The following was published by Thoroughbred Daily News on Monday, March 18, 2019.

Read the original and more racing news here

By Earle Mack

In the wake of the death of 22 Thoroughbreds at Santa Anita, Belinda Stronach and The Stronach Group have taken the bold action to ban race day Lasix, including more stringent regulations on pain killers and more transparency in veterinary records. I believe these reforms, implemented correctly, will substantially enhance the sport’s integrity, and by this extension the very future of horse racing. For the past 50 years, as an owner, breeder, administrator and operator, the use of Lasix has been one of the most controversial and complex topics that has faced the sport of Thoroughbred racing.

These reforms have been proposed before and are under attack again today. In the history of racing, many advocates of reform have been laid to rest in a veritable “Flanders Fields” of heroes.

First, there was the great Dinny Phipps. When Mr. Phipps took over The Jockey Club in 1982, he made restoring and preserving the integrity of racing his top priority. He advocated the banning of Lasix and all race day medications. Under Dinny’s strong ride, The Jockey Club was a vocal leader on all of these issues advancing uniformity in drug medication which have sadly remained without resolution amongst state racing jurisdictions for decades.

A second hero was former Chairman of the New York Racing and Wagering Board, Richard Corbisiero. For part of the 1980s and ’90s, New York, under Corbisiero’s leadership, was one of the few states that prohibited the use of Lasix. The use of Lasix would be thrust into the spotlight, when horses who raced in the Kentucky Derby and Preakness went to the Belmont Stakes. The great Alysheba had Lasix as he won the first two legs of the 1987 Triple Crown but couldn’t use it in the Belmont Stakes and lost. That hero fell when NYRA started losing money from handle as its field sizes dwindled badly and race day Lasix was reinstated in New York.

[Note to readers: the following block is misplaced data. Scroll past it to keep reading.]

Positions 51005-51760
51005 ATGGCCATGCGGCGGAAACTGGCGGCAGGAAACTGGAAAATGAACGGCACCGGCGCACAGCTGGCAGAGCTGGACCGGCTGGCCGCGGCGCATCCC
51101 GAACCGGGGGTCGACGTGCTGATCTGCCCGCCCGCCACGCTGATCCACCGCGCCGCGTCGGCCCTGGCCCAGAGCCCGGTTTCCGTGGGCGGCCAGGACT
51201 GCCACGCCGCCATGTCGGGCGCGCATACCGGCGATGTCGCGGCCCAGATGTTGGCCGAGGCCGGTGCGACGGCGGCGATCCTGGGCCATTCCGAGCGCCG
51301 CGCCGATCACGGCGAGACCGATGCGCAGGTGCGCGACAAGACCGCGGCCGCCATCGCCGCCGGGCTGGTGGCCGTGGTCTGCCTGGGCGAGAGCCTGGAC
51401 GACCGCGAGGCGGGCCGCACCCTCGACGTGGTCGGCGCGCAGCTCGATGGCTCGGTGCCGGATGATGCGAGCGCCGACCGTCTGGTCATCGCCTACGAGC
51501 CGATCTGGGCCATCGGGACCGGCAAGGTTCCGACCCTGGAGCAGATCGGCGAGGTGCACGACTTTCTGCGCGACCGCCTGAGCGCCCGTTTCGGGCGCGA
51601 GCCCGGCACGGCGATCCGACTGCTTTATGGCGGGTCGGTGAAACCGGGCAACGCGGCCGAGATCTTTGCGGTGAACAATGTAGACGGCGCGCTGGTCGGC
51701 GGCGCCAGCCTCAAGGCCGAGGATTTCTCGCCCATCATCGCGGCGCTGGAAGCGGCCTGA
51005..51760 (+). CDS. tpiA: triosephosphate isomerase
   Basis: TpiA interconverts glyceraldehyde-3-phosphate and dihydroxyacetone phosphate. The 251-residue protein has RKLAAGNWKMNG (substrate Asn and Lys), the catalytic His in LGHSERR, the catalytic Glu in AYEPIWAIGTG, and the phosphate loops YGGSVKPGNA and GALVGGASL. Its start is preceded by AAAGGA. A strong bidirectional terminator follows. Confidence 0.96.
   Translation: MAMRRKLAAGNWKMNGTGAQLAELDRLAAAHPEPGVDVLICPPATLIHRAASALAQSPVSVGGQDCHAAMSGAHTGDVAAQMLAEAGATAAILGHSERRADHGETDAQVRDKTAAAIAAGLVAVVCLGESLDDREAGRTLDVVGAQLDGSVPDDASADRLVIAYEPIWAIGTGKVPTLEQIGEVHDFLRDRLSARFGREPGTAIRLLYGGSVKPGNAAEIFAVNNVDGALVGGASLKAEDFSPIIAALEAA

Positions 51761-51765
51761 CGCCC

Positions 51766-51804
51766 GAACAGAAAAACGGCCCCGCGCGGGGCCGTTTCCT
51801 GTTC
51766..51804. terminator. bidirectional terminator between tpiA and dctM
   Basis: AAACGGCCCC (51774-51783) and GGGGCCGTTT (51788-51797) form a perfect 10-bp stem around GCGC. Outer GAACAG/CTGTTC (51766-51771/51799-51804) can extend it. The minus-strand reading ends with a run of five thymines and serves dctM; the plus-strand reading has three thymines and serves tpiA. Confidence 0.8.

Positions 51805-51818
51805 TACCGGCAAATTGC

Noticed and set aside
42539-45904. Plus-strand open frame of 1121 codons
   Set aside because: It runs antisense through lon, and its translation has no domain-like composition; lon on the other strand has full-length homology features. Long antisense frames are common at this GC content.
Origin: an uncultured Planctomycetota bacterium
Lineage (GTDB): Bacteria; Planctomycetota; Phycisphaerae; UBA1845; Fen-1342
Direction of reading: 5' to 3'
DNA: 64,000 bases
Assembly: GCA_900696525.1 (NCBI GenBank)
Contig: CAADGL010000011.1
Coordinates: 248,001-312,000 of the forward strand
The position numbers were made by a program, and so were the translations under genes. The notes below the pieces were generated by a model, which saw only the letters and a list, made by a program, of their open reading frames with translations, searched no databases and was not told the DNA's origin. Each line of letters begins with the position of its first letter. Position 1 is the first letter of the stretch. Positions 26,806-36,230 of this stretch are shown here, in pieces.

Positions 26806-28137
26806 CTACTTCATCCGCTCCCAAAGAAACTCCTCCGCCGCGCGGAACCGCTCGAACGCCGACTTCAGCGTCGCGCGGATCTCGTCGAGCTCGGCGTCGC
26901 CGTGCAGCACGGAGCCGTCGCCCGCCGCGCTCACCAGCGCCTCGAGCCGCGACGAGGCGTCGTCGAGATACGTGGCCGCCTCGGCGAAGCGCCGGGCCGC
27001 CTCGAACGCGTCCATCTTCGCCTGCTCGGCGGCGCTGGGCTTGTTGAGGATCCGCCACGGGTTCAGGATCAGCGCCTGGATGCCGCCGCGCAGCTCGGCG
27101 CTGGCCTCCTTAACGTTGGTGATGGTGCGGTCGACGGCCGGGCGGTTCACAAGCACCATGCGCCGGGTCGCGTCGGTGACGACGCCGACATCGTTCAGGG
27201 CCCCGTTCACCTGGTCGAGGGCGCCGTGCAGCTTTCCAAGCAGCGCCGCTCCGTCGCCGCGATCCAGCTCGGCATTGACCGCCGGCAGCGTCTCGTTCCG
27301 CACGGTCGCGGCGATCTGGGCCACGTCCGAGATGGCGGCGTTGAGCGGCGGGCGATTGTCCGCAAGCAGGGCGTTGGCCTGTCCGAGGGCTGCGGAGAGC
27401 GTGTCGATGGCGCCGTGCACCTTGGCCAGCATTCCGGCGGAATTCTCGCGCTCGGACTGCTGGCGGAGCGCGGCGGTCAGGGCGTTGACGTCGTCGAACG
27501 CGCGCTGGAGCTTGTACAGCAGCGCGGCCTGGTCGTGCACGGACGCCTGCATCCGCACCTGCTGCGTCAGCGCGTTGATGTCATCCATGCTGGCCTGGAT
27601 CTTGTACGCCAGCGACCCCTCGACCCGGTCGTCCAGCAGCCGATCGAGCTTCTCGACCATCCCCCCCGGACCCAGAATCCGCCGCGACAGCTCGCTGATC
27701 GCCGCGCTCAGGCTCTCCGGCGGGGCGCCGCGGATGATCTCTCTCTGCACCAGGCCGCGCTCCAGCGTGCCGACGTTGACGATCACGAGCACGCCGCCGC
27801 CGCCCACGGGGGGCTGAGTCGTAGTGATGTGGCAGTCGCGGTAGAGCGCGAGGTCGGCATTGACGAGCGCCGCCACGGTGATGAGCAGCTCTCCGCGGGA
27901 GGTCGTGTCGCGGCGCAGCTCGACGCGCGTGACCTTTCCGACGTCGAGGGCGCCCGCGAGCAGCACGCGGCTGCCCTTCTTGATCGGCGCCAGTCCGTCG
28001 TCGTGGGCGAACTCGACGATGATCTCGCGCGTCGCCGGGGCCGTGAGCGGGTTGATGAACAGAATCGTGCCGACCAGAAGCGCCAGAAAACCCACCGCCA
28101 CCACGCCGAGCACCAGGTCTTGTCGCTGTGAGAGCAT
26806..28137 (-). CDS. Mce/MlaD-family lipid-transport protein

Most recently, the “Horse Racing Integrity Act.” Sponsored by representatives Paul Tonko and Andy Barr, co-chairs of the Congressional Horse Caucus, reintroduced H.R. 1754: the “Horseracing Integrity Act,” would establish a uniform national medication program, bringing the United States in line with international standards. The bill is championed by The Jockey Club and many other fine advocates. For four years this bill has been stalled in Congress, longing to be passed. Most say its chances of passage this year are slim. Why?

Now along comes the new chair of The Stronach Group, Belinda Stronach, relative newcomer to the everyday ins and outs of the complex issues of racing, who courageously makes the decision–after the horrible deaths of 22 Thoroughbreds at Santa Anita–to ban all race day medications at the track, including one of the most controversial parts of the proposed “Horse Racing Integrity Act”–to ban race day Lasix–a courageous act which has set the grounds for great concern amongst many Thoroughbred owners and trainers in America.

Let’s hope this bold act, which some have falsely criticized as nothing more than a gratuitous gesture to save face for track after the breakdowns at Santa Anita, will win the day and set an example! Belinda has the power as an operator of many prime American racetracks to make this happen. For this initiative to succeed, Ms. Stronach must stick to her guns and initiate these reforms at all Stronach racetracks with common sense guidance. This will be the telling test for the end of the Lasix era in race day medication.

I commend Belinda Stronach–following in the footsteps of her father, Frank–and The Stronach Group for its courage and hope through their leadership that all race day medication, including Lasix, will be eliminated once and for all and level the playing field. Please don’t let Belinda be laid to rest with our past heroes in Flanders Fields.

Nota bene all racetrack operators: “The torch; be yours to hold it high. If ye break faith with us who die. We shall not sleep, though poppies grow. In Flanders fields.”

Earle Mack is the former U.S. Ambassador to Finland, current member of The Jockey Club, former Chairman of the New York State Racing Commission, and was the advisor to two New York State governors on matters pertaining to racing.